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amount by which the aggregate sum insured in all the policies exceeds the insurable value of the thing at risk.

2621. When an over-insurance is effected by simultaneous policies, the insurers contribute to the premium to be returned in proportion to the amount insured by their respective policies.

2622. When an over-insurance is effected by successive policies, those only contribute to a return of the premium who are exonerated by prior insurance from the liability assumed by them, and in proportation as the sum for which the premium was paid exceeds the amount for which, on account of prior insurance, they could be made liable.

ARTICLE IX.

Loss.

Section

Section 2626. Remote and proximate per- 2628. Excepted peril. ils.

2629. Negligence and fraud...!! 2627. Incurred in rescue from

peril. 2626. An insurer is liable for a loss of which a peril insured against was the proximate cause; although a peril not contemplated by the contract may have been a remote cause of the loss; but he is not liable for a loss of which the peril insured against was only a remote cause.

2627. An insurer is liable where the thing insured is rescued from a peril insured aginst, that would otherwise have caused a loss, if in the course of such rescue the thing is exposed to a peril not insured against, which permanently deprives the insured of its possession, in whole or in part; or where a loss is caused by efforts to rescue the thing insured from a peril insured against.

2628. Where a peril is specially excepted in a contract of insurance, a loss, which would not have occurred but for such peril, is thereby excepted; although the immediate cause of the loss was a peril which was not excepted.

2629. An insurer is not liable for a loss caused by the willful act of the insured; but he is not exonerated by the negligence of the insured, or of his agents or others. 1873—256.

ARTICLE X.

Notice of Loss.

Section

Section 2633. Notice of loss.

2635. Defects waived. 2633a. Time for giving notice of 2636. Delay waived. accident, etc.

2637. Certificates, when unneces2634. Preliminary proofs.

sary.

2633. In case of loss upon an insurance against fire, an insurer is exonerated, if notice thereof be not given to him by some person insured, or entitled to the benefit of the insurance, without unnecessary delay. 1873–256.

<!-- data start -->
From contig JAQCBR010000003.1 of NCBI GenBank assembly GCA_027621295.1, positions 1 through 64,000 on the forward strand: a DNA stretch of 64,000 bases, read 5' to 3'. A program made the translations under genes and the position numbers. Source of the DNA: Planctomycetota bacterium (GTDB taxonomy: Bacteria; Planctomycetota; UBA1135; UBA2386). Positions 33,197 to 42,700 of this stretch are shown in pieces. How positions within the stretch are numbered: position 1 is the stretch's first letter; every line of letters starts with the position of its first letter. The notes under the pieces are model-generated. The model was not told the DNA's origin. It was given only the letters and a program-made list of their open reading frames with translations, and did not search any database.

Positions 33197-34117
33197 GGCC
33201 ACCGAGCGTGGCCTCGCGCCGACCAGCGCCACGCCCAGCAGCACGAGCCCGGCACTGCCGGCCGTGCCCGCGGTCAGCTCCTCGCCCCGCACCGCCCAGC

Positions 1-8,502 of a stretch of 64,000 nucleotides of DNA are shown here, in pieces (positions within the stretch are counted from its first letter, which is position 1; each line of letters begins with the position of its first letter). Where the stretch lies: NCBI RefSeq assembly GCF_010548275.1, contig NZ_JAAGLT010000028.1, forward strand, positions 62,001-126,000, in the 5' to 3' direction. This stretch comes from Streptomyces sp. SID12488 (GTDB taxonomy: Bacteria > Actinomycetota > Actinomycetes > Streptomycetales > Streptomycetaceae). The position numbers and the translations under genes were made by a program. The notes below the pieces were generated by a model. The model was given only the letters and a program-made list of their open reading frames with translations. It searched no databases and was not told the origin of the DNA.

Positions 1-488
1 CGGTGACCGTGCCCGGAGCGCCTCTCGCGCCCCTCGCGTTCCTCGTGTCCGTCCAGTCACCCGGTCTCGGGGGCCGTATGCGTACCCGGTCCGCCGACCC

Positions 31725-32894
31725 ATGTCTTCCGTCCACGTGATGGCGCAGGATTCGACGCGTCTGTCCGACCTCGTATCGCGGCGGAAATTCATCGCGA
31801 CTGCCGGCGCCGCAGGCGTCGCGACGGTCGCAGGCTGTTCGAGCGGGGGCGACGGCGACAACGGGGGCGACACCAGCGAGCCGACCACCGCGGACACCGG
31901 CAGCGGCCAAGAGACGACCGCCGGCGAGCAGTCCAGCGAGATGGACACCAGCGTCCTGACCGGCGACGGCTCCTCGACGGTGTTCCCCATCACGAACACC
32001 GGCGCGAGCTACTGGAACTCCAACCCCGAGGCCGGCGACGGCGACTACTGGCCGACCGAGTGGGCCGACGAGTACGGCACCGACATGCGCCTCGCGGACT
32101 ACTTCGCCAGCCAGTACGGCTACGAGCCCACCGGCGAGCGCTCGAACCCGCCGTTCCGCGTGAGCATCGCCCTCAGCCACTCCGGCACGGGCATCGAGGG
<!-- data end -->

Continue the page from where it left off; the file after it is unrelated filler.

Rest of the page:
2633a. No conditions, stipulations or agreements contained in any application for insurance in any foreign or domestic casualty or accident insurance company, or contained in any policy issued by any such company, or in any way made by any such company, limiting the time within which notice of the accident or injury, or death, shall be given to such company to a period of less than twenty days after the happening of the accident, or injury, or death, hall be valid. Said notice may be given to the company insuring, at any time within twenty days after the happening of the accident, or injury, or death and shall be valid and binding on the company. 1913 -677.

2634. When preliminary proof of loss is required by a policy, the insured is not bound to give such proof as would be necessary in a court of justice; but it is sufficient for him to give the best evidence which he has in his power at the time.

2635. All defects in a notice of loss, or in preliminary proof thereof, which the insured might remedy, and which the insurer omits to specify to him, without unnecessary delay, as grounds of objection, are waived.

2636. Delay in the presentation to an insurer of notice or proof of loss is waived, if caused by any act of his, or if he omits to make objection promptly and specifically upon that ground.

2637. If a policy requires, by way of preliminary proof of loss, the certificate or testimony of a person other than the insured, it is sufficient for the insured to use reasonable diligence to procure it, and in case of the refusal of such person to give it, then to furnish reasonable evidence to the insurer that such refusal was not induced by any just grounds of disbelief in the facts necessary to be certified.

ARTICLE XI.

Double Insurance. Section

Section 2641. Double insurance.

2642. Same, contribution.

2641. A double insurance exists where the same person is insured by several insurers separately in respect to the same subject and interest.

2642. In case of double insurance, the several insurers are liable to pay losses thereon as follows:

One. In fire insurance, each insurer must contribute ratably towards the loss, without regard to the dates of the several policies.

Two. In marine insurance, the liability of the several insurers for a total loss, whether actual or constructive, where the policies are not simultaneous, is in the order of the dates of the several policies; no liability attaching to a second or other subsequent policy, except as to the excess of the loss over the amount of all previo policies on the same interest. If two or more policies bear date upon the same day, they are deemed to be simultaneous, and the liability of insurers on simultaneous policies, is to contribute ratably with each other. The insolvency of any of the insurers does not affect the proportionate liability of the other insurers. The liability of all insurers on the same marine interest for a partial or average loss, is to contribute ratably. 1873–257.

ARTICLE XII.

Reinsurance.

Section

2646. Reinsurance.
2647. Disclosures required.

Section
2648. Reinsurance presumed

against liability.
2649: Original insured without in-

terest.

2646. A contract of reinsurance is one by which an insurer procures a third person to insure him against loss or liability by reason of such original insurance.